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Fernando Mastrangelo

New York, fernandomastrangelo.com and m-material.com
Mastrangelo creates furniture under the name MMaterial and limited-edition, more fine art pieces under the name FM/s. Inspired by natural phenomena such as glaciers and rock strata, the two collections are united by a predilection for unusual materials such as dyed cement, salt, and sand.

What is American design to you, and what excites you about it?
I feel there is still a lot of uncharted territory in American design. That’s always an exciting place to work from because you’re not subjected to traditions or standards. We spend a lot of time in the studio just trying to push the craft and materials to new levels in hopes that it will expand the current ideas of how art, design and architectural objects can be made.

What are your plans and highlights for the upcoming year?
The studio is fired up for next year! In March 2017, we’re preparing for a collaborative solo project with Maison Gerard, and in April, FM/s will show new work with Rossana Orlandi during Salone del Mobile. In May, we’ll present entirely new collections for both MMATERIAL and FM/s at Collective Design Fair.

We’re also working on several private commissions that explore new casting techniques and more architectural type installations. One of these commissions is for a top secret residential project in California and we recently completed a large commission for the 1 Hotel here in Brooklyn, which includes a completely custom bar cast from black silica sand.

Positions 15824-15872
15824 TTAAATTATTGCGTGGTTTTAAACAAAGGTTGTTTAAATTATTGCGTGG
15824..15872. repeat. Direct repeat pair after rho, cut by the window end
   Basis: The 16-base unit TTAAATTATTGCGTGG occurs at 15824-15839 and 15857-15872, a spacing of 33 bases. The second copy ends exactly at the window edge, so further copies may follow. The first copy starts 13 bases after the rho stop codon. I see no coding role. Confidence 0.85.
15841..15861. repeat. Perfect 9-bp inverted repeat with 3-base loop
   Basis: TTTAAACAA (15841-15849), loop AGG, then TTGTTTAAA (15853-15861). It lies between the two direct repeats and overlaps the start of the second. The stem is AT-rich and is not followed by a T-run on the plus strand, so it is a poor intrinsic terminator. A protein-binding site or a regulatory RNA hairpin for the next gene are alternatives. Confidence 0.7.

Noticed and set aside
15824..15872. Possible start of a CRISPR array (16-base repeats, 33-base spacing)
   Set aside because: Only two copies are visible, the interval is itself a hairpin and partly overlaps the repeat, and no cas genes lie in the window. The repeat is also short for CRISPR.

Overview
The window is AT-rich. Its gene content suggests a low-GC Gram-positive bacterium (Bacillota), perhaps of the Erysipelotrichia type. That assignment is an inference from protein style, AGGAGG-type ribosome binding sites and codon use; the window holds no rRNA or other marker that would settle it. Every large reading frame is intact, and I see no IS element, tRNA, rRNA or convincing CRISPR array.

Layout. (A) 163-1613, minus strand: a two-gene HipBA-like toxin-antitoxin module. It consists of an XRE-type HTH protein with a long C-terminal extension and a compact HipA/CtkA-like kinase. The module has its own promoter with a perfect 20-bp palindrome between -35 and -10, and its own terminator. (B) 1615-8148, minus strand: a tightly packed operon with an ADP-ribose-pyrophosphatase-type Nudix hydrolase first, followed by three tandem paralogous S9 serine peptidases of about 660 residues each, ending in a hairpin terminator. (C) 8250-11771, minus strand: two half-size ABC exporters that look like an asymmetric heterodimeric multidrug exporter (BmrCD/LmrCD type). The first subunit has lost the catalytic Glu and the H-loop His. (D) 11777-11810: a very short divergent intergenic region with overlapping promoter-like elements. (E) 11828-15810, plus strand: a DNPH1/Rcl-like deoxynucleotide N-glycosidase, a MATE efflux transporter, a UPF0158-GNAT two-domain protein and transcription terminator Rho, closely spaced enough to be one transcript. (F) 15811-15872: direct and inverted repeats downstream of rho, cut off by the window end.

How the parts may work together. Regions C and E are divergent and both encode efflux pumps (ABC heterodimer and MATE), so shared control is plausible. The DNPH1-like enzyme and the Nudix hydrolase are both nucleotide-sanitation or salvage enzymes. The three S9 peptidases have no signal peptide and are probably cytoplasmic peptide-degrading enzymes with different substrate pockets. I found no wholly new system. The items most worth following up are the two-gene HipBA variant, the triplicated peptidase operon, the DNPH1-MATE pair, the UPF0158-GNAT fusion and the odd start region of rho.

Late next year, I’m extremely excited about an FM/s collaboration with Edward Fields where I’ve been invited to create an collection of rugs. We’ll be showing the first one during design week next year.

What inspires or informs your work in general?
I can’t seem to get over exotic landscapes (Iceland, Patagonia, Mexico) that have natural, organic formations. Nature is the greatest sculptor of all. We try our best to translate the materials we cast with into forms inspired by nature, in an attempt to give the object its own gravitas. I feel jealous when I see a perfect stone formation created by water crashing into it, or by wind wearing slowly against its surface. I want to live with those moments, and that’s what I try to create in art and design.

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